Stonemasons were asked to fashion six metre tall columns.
Miracle in stone
An Israeli archaeologist says he has found the site of a sixth century
miracle documented by the Byzantine historian Procopius of Caesarea.
Recent construction in the Jerusalem neighbourhood of Rehavia may have revealed the quarry that was home to this miracle. Under the foundations of an old building demolished to make room for new construction was a large stone chiseled in the shape of a column.
The Israel Antiquities Authority halted the construction project and began studying the find, which is six metres tall and 80cm wide.
In his book The Buildings of Justinian, Procopius recounts many building projects that were erected in the reign of the Byzantine Emperor Justinian the Great.
Describing the construction of Nea Ekklesia of the Theotokos, a church near Jerusalem, Procopius says that God miraculously provided giant red stones near the construction site.
"God revealed a natural supply of stone perfectly suited to this purpose in the nearby hills, one which had either lain there in concealment previously, or was created at that moment.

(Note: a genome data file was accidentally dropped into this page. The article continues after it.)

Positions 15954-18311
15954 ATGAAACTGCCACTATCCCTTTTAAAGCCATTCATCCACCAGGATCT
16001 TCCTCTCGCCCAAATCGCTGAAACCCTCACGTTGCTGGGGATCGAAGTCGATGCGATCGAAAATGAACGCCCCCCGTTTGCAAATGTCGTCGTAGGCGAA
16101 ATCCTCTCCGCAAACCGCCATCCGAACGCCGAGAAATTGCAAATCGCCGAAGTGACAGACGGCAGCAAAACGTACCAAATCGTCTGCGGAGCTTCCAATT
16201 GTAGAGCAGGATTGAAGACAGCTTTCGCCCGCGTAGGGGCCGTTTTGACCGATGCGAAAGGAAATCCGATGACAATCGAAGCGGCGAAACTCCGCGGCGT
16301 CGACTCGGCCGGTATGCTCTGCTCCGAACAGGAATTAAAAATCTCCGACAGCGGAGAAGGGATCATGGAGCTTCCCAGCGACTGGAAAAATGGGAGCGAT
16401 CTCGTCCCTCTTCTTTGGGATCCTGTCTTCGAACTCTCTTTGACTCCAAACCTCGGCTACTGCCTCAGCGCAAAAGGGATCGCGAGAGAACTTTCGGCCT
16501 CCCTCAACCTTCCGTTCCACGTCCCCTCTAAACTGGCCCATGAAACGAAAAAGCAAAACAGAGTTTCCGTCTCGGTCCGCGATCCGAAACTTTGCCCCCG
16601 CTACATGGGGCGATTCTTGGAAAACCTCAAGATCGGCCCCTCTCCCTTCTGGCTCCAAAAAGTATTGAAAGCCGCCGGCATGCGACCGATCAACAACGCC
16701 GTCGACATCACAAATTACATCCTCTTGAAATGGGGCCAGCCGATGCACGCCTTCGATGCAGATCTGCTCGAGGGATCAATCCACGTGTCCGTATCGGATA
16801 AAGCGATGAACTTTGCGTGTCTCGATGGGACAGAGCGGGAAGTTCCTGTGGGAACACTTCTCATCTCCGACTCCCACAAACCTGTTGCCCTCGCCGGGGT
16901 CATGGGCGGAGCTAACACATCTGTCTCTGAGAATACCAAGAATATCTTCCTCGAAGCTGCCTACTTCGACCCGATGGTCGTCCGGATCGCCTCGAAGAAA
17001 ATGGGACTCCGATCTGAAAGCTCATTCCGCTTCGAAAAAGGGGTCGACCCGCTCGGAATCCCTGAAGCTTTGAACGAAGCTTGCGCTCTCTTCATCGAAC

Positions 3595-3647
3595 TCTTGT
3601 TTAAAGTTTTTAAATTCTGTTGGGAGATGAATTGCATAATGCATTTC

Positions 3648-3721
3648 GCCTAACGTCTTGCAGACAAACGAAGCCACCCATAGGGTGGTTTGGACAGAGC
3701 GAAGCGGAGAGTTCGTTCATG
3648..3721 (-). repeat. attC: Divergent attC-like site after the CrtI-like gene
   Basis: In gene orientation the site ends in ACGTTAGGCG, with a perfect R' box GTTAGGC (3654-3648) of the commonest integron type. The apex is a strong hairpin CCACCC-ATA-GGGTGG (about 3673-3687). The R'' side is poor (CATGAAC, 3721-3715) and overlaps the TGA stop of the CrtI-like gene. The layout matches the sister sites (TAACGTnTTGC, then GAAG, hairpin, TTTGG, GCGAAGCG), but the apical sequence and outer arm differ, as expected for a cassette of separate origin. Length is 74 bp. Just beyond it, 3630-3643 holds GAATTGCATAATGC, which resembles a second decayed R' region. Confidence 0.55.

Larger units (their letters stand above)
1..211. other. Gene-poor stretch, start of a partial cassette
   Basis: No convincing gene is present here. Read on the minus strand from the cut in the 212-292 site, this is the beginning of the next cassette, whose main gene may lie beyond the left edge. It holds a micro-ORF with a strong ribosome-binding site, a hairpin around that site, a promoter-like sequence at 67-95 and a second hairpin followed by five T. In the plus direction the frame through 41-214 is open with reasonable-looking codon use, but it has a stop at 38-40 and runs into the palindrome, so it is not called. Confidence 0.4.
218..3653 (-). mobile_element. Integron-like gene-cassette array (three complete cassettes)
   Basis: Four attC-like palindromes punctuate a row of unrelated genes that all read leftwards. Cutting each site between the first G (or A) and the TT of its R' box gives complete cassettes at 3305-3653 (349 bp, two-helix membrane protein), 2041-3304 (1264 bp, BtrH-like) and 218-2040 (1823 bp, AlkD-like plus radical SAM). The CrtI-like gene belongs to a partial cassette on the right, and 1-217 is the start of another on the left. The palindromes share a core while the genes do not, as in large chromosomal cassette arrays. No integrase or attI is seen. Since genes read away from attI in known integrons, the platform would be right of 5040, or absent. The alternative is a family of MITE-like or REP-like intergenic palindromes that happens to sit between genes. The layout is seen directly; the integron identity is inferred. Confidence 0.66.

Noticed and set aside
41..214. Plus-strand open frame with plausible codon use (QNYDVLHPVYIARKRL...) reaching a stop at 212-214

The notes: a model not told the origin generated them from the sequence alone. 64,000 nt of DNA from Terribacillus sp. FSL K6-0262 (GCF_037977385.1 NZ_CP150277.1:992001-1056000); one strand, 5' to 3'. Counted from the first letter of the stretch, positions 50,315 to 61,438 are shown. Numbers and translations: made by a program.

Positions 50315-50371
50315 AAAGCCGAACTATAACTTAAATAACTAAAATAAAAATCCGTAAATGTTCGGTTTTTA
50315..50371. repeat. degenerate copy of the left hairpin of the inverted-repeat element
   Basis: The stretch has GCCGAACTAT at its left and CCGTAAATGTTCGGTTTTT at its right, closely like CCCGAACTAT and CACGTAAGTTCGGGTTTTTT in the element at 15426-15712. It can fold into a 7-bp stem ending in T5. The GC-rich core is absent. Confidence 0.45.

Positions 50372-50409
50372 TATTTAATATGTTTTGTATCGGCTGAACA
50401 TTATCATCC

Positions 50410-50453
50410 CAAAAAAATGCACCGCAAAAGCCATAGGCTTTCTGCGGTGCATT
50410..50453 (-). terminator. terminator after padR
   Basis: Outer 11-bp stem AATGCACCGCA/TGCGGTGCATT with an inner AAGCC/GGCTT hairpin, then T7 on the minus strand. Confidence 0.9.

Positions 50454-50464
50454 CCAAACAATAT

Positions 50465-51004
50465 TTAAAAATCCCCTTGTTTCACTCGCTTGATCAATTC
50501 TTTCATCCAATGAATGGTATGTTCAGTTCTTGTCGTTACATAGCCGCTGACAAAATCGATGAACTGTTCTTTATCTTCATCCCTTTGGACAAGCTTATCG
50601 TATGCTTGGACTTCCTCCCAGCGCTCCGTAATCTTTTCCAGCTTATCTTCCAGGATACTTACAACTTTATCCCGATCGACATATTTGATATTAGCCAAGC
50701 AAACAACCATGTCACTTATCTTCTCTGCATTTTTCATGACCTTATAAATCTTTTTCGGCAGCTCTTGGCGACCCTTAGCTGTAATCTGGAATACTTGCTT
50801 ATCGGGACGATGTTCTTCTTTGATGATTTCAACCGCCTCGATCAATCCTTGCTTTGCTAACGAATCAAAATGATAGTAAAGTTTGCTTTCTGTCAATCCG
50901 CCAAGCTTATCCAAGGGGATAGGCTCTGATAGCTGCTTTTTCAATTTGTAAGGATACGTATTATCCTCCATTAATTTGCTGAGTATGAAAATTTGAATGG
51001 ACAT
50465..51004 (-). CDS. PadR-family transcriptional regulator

“So the church is supported on all sides by a number of huge columns from that place, which in colour resemble flames of fire," he wrote.
This kind of stone is considered very difficult to work with. According to Prof Yoram Zafrir, it was hardly used until the introduction of explosives in the 19th century.
Evidently, the stonemasons had a hard time working with the stone, since the column was apparently left connected to the stone from which it was chiseled. Signs of other chiseled columns were also found on the site. This has led Prof Zahir to conclude that they were used in the construction of an impressive church, although not necessarily the Nea Ekklesia of the Theotokos.
Posted June 29, 2012